4. Jeff

    Would a Delta collapse cause southern Californians to go without drinking water or landscaping water? I have been told that we could cut off 100% of their Delta water and they would still be way above Australian urban consumption, and that the only impact would be dead grass. Have I been misled?

    Levine is entertaining.

  5. Interesting question – what would a Delta collapse cost southern Californians?

    Their cities would suffer, but they only get roughly 25% of Delta water exports. My guess is they will deal with it.

    Where does other 75% go? Much of it to non-agricultural places in the San Joaquin Valley.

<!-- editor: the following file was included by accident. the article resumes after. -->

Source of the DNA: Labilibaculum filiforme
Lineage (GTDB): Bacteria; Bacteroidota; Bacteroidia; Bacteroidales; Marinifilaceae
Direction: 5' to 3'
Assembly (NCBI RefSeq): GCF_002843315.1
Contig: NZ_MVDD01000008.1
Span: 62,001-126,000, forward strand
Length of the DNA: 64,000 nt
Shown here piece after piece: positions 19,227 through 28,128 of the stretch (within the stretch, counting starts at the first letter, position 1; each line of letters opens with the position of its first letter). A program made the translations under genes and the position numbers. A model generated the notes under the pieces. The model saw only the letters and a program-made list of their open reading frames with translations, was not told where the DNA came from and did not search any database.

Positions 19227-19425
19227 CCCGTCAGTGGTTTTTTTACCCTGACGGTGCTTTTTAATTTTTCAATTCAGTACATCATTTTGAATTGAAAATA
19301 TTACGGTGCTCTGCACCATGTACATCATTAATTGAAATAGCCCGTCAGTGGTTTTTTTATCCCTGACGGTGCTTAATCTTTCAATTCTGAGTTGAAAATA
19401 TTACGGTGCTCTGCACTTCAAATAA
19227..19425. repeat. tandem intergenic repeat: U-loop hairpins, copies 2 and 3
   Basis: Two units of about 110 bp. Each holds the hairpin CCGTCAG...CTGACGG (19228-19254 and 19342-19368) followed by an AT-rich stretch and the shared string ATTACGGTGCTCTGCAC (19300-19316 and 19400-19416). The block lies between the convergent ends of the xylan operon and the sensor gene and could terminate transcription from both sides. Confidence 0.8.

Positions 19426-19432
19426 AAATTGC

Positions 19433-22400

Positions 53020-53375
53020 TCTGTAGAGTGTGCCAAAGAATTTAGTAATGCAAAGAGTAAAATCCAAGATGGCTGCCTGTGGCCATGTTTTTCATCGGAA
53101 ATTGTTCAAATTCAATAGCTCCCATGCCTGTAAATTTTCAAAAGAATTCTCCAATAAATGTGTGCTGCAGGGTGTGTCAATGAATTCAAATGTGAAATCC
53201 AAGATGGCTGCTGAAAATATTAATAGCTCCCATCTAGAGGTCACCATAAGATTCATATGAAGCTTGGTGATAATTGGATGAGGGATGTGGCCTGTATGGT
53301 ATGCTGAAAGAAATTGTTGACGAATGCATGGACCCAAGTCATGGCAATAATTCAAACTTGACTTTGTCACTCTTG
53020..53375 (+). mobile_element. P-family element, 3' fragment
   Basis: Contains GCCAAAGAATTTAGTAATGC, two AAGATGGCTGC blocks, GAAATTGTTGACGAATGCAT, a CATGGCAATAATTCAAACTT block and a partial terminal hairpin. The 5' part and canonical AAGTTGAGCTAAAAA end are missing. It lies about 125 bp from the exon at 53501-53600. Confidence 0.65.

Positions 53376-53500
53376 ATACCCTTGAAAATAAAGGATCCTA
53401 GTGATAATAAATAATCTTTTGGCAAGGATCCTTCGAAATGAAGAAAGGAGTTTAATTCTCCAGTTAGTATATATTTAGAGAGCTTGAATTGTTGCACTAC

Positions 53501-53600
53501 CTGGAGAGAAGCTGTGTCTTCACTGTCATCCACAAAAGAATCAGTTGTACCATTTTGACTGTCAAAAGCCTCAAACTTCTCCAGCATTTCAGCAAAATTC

Forget Levine’s “billionaires” – how would poor people in Modesto, Fresno, Visalia, Mendota, etc., cope?

    Many things need to be addressed. Just like Sean Hannity’s does, Levine’s rhetorical style effectively defers all from confronting this.

  6. onthepublicrecord

    Jeff, I honestly don’t know the answer to that, but my guess is that in any year, it would depend on what they’re getting from the Colorado and the Owen’s Valley. Given that those are also variable, they might not think of Delta water as topping them off. They might think it is the stable supply they drink first. At any rate, there’s a whole lot of money between what they do now and what Australians do. (Which might be the right option. But people don’t especially like making big lifestyle changes.)

  7. Chris Austin

    I have heard that the Los Angeles Aqueduct (Owens Valley) is only providing 150,000 acre-feet, due to environmental restrictions and restoration projects.